• Bridge Music — Arsenal is by The West Exit

Restaurant Trends Go Local

  • So while the trip to where you’re going has gotten more miserable, odds are the food is a lot better once you get there. Every year I go to the National Restaurant Show looking at dining trends because frequent travelers have to eat and it’s typically in a restaurant.
  • One of the interesting trends, though, is the expansion of what a restaurant is. At the most recent NRA show — that’s National Restaurant, not Rifle, Association — there was a good-sized section devoted to food trucks. And depending on where you’re traveling, you’ll see more and more of them in the wild. Of course, food trucks are old hat in places like Manhattan and Center City Philadelphia. And in Portland, I’m not sure you can really call them food trucks — the ones set up in downtown parking lots don’t look like they’ve moved in years. But elsewhere, they’ll touch down outside of office building or universities around lunch time and offer up some very cool/innovative and often locally-unique food that’s provides some nice variety.
  • Which ties into another big trend — the shift to local — locally-sourced fish, meat , vegetables; locally-made beer or spirits, house-made pickles and charcuterie, …. Which is kind of a throwback. If you think about the 70’s and the 80’s, big franchise chains expanded in the US and then globally, pushing out standard menus with the same dishes everywhere. Now the good side of this was it took the guess work and the risk out of picking a place to eat. No surprises — which is both good and bad. If you stopped at a Kentucky Fried Chicken along the road or took a client out to a Morton’s Steak House, you knew what you were going to get and you could reasonably expect a certain level of quality. But you weren’t going to discover anything new; get anything unique to where you were visiting. That’s OK when food is fuel — I want to stop being hungry. It isn’t when food becomes something more — an experience, an expression of place, which it is now with these hyper-local trends. Yes, when overdone, it can feel like you’ve somehow slipped into a bad Portlandia episode, but when done right, it can make you happy you gutted out the lousy flight to get there.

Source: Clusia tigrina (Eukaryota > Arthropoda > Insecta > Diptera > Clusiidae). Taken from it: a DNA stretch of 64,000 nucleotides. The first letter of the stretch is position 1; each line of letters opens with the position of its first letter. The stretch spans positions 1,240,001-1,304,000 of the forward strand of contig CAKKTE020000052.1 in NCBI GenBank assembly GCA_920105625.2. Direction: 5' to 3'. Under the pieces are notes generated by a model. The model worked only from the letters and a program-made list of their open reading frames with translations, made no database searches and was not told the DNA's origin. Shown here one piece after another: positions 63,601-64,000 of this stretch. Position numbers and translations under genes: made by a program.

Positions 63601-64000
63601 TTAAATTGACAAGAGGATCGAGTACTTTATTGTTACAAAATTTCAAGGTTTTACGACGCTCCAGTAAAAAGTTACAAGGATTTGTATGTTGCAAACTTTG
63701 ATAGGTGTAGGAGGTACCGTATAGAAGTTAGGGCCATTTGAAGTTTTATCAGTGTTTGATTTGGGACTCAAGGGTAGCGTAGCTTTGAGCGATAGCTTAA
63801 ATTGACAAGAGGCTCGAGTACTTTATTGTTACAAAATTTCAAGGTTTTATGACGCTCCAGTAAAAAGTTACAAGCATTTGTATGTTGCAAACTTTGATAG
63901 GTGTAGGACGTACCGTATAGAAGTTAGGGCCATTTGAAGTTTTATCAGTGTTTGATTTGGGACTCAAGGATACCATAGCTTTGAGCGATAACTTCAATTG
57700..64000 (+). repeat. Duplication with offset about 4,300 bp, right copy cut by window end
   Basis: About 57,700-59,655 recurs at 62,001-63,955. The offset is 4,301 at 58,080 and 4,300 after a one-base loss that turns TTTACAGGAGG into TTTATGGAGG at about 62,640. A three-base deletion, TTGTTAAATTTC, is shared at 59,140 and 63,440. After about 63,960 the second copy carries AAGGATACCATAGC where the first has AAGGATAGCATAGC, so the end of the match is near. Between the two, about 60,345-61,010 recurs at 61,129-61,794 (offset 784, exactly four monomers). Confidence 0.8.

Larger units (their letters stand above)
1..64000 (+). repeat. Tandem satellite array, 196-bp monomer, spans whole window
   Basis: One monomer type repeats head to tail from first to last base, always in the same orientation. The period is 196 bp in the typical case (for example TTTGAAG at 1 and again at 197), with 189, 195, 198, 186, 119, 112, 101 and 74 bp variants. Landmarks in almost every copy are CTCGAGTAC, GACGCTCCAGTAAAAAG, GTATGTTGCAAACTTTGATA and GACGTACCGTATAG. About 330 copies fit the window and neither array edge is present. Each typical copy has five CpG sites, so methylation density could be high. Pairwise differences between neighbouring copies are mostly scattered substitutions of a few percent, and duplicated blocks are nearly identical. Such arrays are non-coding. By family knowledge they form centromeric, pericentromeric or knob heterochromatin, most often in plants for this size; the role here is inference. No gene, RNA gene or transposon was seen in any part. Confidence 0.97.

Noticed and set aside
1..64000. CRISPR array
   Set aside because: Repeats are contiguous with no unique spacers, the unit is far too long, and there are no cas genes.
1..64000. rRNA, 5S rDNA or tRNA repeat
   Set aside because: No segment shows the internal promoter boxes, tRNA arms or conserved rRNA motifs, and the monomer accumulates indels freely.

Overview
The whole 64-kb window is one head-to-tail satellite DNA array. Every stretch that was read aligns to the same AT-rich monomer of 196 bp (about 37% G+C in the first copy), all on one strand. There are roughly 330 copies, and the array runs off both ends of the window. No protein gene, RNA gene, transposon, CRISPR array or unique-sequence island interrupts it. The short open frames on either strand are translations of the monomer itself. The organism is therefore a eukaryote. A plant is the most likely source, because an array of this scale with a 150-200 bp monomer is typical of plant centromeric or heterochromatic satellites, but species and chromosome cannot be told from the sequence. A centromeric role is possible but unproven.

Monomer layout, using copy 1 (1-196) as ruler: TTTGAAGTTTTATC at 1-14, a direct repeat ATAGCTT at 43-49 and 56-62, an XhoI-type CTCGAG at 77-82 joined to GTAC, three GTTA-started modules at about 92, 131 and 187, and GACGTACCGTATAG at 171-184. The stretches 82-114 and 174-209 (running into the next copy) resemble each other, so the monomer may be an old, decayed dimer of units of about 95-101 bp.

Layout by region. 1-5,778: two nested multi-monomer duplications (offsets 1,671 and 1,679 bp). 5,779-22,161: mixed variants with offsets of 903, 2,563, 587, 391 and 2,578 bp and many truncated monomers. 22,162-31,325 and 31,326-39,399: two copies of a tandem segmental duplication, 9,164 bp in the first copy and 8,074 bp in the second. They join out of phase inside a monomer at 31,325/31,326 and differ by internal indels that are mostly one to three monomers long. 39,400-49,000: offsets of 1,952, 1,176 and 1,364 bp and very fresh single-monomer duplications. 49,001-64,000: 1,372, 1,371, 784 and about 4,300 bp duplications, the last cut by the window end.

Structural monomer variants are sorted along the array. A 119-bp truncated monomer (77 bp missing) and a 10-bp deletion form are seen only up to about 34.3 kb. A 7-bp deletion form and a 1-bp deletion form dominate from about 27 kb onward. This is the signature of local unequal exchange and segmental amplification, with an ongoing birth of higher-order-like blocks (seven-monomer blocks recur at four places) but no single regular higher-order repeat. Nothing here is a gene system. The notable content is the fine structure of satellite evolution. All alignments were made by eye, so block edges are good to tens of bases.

• One trend I keep hearing about, but I don’t really see much in travels, is using tablets and smartphones to replace menus and servers and checks. Every year at the NRA show, there are rows and rows of vendors showing iPad menus and smartphone apps that allow diners to order, split the tab, and pay without seeing a waiter or a bartender. I’ve seen these in the wild exactly twice — an iPad wine list at Restaurant Revolution in New Orleans. And it was actually kind of intrusive — lighting up the face of the reader in an otherwise lower lit dining room. And at a restaurant/bar in MSP where the bartender reached over to do the ordering for me. Now this is different from alternative payment methods — touch-and-pay with Apple Pay or using a bar code on the Starbucks app. Those are just different ways to end the transaction. What I don’t see, in spite of 2-3 years of trend hype, is a move in a restaurant to self-service ordering or paying.
  • Indeed, if anything, I see a move to more interaction with service staff with seemingly more folks taking full meals at the bar — your server, the bartender, is never further than 6 ft from you and, on a slower night, is good for a little conversation. I guess if I’m coming to a place for local cuisine made from local produce, I’m not sure why I’d want to skip talking to the local people.


  • Closing music — iTunes link to Pictures of You by Evangeline
  • OK, that’s it, that’s the end of TravelCommons podcast #113
  • I hope you all enjoyed this podcast and I hope you decide to stay subscribed.
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  • Bridge music from Magnatune